He may be “IT Person of the Year”, but Alan Knott-Craig Sr has not made friends everywhere, developing quite a reputation for jumping ship and now targeting his former employer as he looks to turn Cell-C into a South African powerhouse.
Having served as Senior General Manager at Telkom prior to taking up the position as CEO at Vodacom. Now at the helm of Vodacom’s rival Cell-C and launching aggressive marketing strategies aimed at stealing Vodacom’s core customers, is the once-retired CEO really one to strategise on loyalty?
Having served twelve years as the chief of Vodacom – South Africa’s most successful mobile network operator, currently dominating over 50 per cent of the South African market – Knott-Craig left the company in 2008, citing ill health and exhaustion. Following four years of retirement, the man returned to the business in January, but this time in the position of CEO at rival Cell-C.
In his new post, Knott-Craig goes up against his own Vodacom protégé, Shameel Joosub, who succeeded his mentor when he left the telco.While many would see this as a rather obvious slap-in-the-face to Vodacom and its CEO, Knott-Craig, it would seem, does not share this opinion. In fact, the Cell-C CEO appears to be launching an all-out offensive against his one-time pet project, slashing prepaid calling prices to 99 cents per minute in May and significantly undercutting his larger rivals.
This first move caused much amusement in the South African mobile network arena, as Vodacom immediately responded by announcing its “Freedom 99” pay tariff in what appeared to be a game much akin to tit-for-tat. However, Vodacom failed to realise it had not adhered to regulatory requirements in announcing the new tariff, and had to withdraw the plan pending proper procedure.
Cell-C also announced a cut to international calling costs, which are also now 99 cents per minute, provoking another response from Vodacom, who announced a new 89 cent per minute international calling tariff – although customers will be fined R5 a month for using the new tariff. Naturally, Knott-Craig has brushed off the response, saying Cell-C will undercut the 89 cent rate if it ever actually comes to fruition, referring to the delays in implementation the rate has seen.
Not satisfied with minor provocations, Knott-Craig has now upped the stakes, announcing his master plan publicly in an interview with TechCentral last week: Cell-C is going to go after Vodacom high-end customers, and steal them away. Knott-Craig said: “We absolutely have to attack the Vodacom and MTN base at the top, and I don’t use the word ‘attack’ lightly… We cannot pussyfoot around this thing. We have to get to the high-spending customers.”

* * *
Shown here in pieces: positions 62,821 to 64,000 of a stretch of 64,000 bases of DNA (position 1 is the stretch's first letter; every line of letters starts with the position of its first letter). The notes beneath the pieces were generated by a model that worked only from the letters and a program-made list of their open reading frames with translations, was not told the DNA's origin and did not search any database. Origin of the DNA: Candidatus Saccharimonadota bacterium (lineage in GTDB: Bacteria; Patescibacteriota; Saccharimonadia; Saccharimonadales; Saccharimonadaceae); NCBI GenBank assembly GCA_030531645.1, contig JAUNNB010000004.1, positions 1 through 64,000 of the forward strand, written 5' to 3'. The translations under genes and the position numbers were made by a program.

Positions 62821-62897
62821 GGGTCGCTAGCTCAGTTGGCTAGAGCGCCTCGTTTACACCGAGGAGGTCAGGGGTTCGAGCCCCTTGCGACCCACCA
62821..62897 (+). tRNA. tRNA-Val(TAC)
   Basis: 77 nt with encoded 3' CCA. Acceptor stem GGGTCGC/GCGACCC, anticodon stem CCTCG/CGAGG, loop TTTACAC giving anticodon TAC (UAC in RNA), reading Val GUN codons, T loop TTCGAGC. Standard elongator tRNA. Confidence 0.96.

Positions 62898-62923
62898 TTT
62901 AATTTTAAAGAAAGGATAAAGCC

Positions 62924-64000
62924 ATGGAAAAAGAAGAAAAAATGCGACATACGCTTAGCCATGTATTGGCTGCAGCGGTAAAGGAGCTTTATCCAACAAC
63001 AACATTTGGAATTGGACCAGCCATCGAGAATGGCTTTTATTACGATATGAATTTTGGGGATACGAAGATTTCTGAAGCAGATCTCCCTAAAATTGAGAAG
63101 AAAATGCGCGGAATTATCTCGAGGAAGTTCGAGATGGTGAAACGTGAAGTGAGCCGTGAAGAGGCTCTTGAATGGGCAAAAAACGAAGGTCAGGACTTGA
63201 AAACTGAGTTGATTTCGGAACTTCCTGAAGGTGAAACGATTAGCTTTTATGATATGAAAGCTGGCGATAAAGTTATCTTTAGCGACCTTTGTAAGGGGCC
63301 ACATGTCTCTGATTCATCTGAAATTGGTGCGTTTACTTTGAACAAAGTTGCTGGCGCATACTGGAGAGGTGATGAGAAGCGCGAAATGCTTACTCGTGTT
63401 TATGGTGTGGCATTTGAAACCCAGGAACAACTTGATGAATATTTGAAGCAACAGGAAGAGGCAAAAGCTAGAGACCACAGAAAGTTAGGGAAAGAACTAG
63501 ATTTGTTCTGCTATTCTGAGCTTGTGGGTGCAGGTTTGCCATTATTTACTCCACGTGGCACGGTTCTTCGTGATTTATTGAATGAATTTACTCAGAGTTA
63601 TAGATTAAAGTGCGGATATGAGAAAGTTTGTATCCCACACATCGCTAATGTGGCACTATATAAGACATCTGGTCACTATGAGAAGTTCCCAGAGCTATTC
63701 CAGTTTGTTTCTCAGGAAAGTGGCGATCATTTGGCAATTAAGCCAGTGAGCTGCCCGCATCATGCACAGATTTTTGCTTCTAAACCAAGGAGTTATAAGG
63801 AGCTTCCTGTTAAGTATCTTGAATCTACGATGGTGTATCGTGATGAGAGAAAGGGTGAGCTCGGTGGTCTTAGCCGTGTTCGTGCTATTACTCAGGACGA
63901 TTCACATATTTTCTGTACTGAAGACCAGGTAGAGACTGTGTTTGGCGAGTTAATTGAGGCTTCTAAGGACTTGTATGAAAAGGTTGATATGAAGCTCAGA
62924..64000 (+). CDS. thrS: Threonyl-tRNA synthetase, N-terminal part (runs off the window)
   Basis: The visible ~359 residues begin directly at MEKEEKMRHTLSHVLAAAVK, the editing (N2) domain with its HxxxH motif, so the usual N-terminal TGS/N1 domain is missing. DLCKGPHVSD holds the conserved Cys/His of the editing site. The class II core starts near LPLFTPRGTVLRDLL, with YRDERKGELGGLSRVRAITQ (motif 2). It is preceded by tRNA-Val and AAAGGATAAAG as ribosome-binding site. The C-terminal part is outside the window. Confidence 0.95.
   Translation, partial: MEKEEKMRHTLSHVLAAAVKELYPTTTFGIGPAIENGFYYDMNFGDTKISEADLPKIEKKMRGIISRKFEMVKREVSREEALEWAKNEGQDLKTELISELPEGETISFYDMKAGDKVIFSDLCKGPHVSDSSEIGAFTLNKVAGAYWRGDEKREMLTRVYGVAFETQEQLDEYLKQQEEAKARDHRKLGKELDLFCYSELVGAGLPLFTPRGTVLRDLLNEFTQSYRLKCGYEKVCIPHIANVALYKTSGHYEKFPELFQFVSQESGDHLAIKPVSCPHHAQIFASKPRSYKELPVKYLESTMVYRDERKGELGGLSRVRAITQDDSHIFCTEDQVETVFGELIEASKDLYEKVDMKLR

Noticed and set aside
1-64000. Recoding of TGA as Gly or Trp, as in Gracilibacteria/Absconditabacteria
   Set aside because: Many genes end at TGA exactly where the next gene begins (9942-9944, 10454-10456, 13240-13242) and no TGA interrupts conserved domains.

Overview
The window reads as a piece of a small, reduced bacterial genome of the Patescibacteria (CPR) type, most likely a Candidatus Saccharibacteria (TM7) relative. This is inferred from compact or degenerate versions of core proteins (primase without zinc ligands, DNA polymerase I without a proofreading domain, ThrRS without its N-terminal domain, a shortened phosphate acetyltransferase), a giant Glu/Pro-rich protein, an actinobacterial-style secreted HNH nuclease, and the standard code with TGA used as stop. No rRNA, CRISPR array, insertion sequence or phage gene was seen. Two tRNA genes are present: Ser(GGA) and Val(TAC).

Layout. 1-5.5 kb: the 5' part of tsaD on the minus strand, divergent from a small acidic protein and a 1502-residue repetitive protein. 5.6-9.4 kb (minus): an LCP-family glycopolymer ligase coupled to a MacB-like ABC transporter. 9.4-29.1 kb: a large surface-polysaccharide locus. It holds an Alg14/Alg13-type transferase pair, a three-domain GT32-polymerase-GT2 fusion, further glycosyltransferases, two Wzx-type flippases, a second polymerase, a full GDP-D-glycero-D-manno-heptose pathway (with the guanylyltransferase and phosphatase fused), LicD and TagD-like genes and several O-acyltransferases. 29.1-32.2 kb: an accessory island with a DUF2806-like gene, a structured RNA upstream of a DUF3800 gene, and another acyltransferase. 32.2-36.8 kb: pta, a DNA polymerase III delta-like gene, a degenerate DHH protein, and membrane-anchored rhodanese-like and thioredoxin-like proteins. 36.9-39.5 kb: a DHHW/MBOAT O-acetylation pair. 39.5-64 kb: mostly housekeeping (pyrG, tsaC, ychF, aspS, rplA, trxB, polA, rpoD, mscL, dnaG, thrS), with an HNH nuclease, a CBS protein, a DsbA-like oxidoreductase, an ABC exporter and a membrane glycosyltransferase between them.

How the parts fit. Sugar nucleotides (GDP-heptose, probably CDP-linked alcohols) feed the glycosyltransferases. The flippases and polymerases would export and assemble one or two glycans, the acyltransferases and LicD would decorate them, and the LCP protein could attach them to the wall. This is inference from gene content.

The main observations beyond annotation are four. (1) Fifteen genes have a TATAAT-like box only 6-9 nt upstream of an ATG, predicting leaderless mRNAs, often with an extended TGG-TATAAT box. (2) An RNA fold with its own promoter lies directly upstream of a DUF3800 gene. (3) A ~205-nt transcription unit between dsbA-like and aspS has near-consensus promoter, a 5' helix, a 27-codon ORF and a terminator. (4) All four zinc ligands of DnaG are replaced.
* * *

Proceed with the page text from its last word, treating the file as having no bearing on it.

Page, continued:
Meanwhile, Cell-C has quietly signed a deal with Discovery Vitality, one company that Knott-Craig has claimed is being shut out of the market by Vodacom and MTN dominance. The deal will see the pair launch VitalityMobile – a system by which paid-up members will be able to call each other for free if they belong to the Cell-C network.
Derisive and critical claims of market domineering practices against Vodacom and MTN are somewhat hypocritical, however, given that it was Knott-Craig who pushed Vodacom to the top spot during his twelve year spell at the head of the company. Furthermore, it is the same spot that he is trying to snatch for Cell-C, using aggressive practices while poking fun at his old protégé.
It must be said that Joosub – besides his tendencies to jump off the deep end every time Knott-Craig takes a stab – is actually bearing the affront relatively well. Responding to the hyped-up attack speeches by his former boss via TechCentral, he very measuredly said: “I think Alan’s very smart. He’s been a leader in the industry. He gave me a lot of opportunities. He’s a very clever guy but he’s got his work cut out as well… Vodacom will stay competitive and Vodacom is not going to roll over… It’s great competing with Alan.”